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The effect framework as per version 2019.1
Effects describe the graphical appearance of 3d objects and scenery in FlightGear. The main motivation for effects is to support OpenGL shaders and to provide different implementations for graphics hardware of varying capabilities. Effects are similar to DirectX effects files and Ogre3D material scripts.
An effect is a property list. The property list syntax is extended with new "vec3d" and "vec4d" types to support common computer graphics values. Effects are read from files with a ".eff" extension or can be created on-the-fly by FlightGear at runtime. An effect consists of a "parameters" section followed by "technique" descriptions. The "parameters" section is a tree of values that describe, abstractly, the graphical characteristics of objects that use the effect. Techniques refer to these parameters and use them to set OpenGL state or to set parameters for shader programs. The names of properties in the parameter section can be whatever the effects author chooses, although some standard parameters are set by FlightGear itself. On the other hand, the properties in the techniques section are all defined by the FlightGear.
- 1 Default Effects in Terrain Materials and Models
- 2 Specifying Custom Effects
- 3 Examples
- 4 Application
- 5 The xml tags of an effect
- 5.1 name
- 5.2 inherits-from
- 5.3 Parameters
- 5.4 Generate
- 5.5 Technique
- 5.5.1 predicate
- 5.5.2 pass
- 6 Uniforms passed to shaders outside the xml effect framework
Default Effects in Terrain Materials and Models
Effects for terrain work in this way: for each material type in materials.xml an effect is created that inherits from a single default terrain effect, Effects/terrain-default.eff. The parameters section of the effect is filled in using the ambient, diffuse, specular, emissive, shininess, and transparent fields of the material. The parameters image, filter, wrap-s, and wrap-t are also initialized from the material xml. Seperate effects are created for each texture variant of a material.
Model effects are created by walking the OpenSceneGraph scene graph for a model and replacing nodes (osg::Geode) that have state sets with node that uses an effect instead. Again, a small effect is created with parameters extracted from OSG objects; this effect inherits, by default, from Effects/model-default.eff. A larger set of parameters is created for model effects than for terrain because there is more variation possible from the OSG model loaders than from the terrain system. The parameters created are:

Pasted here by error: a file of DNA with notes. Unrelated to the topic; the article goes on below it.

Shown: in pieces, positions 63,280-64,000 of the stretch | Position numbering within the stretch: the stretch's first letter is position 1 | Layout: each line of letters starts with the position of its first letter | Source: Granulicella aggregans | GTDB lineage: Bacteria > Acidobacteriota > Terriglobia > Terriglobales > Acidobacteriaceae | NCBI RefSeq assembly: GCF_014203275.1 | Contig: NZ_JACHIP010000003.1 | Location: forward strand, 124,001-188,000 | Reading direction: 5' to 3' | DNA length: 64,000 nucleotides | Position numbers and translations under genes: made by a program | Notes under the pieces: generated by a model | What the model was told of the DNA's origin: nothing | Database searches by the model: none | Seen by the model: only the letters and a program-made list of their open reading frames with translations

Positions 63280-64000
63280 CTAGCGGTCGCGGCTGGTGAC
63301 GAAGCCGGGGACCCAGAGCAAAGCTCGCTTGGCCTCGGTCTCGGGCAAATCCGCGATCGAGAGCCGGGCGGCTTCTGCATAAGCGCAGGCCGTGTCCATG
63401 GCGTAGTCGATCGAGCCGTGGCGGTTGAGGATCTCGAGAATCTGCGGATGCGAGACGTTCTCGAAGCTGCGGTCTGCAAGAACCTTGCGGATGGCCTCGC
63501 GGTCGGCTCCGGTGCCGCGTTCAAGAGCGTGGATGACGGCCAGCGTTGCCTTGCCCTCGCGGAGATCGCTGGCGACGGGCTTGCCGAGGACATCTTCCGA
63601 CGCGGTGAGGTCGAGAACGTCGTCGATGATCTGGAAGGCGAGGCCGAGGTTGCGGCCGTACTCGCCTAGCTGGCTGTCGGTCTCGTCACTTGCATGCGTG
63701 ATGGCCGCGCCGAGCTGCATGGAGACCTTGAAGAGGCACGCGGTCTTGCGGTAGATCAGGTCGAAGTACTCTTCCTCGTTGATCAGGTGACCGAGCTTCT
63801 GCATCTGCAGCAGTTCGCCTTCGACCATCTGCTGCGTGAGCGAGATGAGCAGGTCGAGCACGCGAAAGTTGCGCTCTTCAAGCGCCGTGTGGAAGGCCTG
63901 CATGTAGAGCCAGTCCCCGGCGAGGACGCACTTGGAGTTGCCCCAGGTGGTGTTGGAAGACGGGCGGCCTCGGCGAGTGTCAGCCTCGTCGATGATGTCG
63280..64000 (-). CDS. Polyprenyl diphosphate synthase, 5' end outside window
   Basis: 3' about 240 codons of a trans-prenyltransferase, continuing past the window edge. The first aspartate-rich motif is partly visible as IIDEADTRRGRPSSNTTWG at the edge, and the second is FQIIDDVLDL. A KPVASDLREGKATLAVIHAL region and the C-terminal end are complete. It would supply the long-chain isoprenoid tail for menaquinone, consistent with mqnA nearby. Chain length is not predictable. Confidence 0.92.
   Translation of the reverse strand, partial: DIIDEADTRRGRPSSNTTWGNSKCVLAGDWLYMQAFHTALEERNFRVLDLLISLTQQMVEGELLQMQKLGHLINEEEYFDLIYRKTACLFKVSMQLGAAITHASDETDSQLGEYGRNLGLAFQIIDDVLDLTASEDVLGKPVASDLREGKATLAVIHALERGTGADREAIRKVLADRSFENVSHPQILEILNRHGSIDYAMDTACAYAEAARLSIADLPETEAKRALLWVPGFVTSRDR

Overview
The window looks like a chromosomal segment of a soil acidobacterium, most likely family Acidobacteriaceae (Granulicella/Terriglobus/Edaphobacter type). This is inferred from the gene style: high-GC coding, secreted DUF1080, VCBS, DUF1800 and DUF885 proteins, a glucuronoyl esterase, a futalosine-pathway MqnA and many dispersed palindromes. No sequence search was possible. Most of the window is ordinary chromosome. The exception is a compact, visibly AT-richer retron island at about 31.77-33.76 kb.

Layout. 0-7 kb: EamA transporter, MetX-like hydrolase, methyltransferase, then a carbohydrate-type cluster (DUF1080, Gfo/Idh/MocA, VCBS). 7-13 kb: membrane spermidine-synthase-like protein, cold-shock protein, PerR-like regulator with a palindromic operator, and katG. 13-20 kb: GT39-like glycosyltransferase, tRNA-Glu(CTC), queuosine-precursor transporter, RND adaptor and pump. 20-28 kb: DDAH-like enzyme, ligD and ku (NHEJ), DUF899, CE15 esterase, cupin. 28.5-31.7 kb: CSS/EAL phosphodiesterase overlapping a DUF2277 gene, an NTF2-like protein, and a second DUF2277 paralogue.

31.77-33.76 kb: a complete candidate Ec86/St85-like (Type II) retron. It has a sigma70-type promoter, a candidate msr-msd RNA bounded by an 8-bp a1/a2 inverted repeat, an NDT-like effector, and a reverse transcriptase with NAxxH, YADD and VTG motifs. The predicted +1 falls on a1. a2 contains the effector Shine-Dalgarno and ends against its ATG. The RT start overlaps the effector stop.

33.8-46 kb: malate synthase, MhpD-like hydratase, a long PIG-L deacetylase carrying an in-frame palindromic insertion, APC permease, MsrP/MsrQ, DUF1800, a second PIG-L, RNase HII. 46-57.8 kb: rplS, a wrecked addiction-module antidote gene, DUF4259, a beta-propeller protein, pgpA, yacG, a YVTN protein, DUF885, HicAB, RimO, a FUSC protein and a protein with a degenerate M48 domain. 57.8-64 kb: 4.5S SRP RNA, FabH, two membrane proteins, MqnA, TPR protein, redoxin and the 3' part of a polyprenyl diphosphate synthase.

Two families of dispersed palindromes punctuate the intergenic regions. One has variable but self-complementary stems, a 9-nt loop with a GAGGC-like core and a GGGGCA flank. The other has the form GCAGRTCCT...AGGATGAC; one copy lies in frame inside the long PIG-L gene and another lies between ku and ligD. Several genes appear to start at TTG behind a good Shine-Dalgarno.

- material active, ambient, diffuse, specular, emissive, shininess, color mode
- blend active, source, destination
- texture type, image, filter, wrap-s, wrap-t
Specifying Custom Effects
You can specify the effects that will be used by FlightGear as the base effect when it creates terrain and model effects.
In the terrain materials.xml, an "effect" property specifies the name of the model to use.
Material animations will be implemented by creating a new effect that inherits from one in a model, overriding the parameters that will be animated.
The $FGDATA/Effects directory contains the effects definitions; look there for examples. Effects/crop.eff is a good example of a complex effect.
To apply an effect to a model or part of a model use:
<effect> <inherits-from>Effects/light-cone</inherits-from> <object-name>Cone</object-name> </effect>
where <inherits-from> </inherits-from> contains the path to the effect you want to apply. The effect does not need the file extension.
Note that effects cannot be applied to groups, the objects must be specified explicit.
Parameters in model file
Parameters can be put into the model files effect application as well. But only bool, int, float, string can be used there.
Chrome old usage
Chrome, although now implemented as an effect, still retains the old method of application:
<animation> <type>shader</type> <shader>chrome</shader> <texture>glass_shader.png</texture> <object-name>windscreen</object-name> </animation>
in order to maintain backward compatibility.
The name of the effect
One feature not fully illustrated in the sample below is that effects can inherit from each other. The parent effect is listed in the "inherits-from" form. The child effect's property tree is overlaid over that of the parent. Nodes that have the same name and property index -- set by the "n=" attribute in the property tag -- are recursively merged. Leaf property nodes from the child have precedence. This means that effects that inherit from the example effect below could be very short, listing just new parameters and adding nothing to the techniques section; alternatively, a technique could be altered or customized in a child, listing (for example) a different shader program. An example showing inheritance Effects/crop.eff, which inherits some if its values from Effects/terrain-default.eff.
FlightGear directly uses effects inheritance to assign effects to 3D models and terrain. As described below, at runtime small effects are created that contain material and texture values in a "parameters" section. These effects inherit from another effect which references those parameters in its "techniques" section. The derived effect overrides any default values that might be in the base effect's parameters section.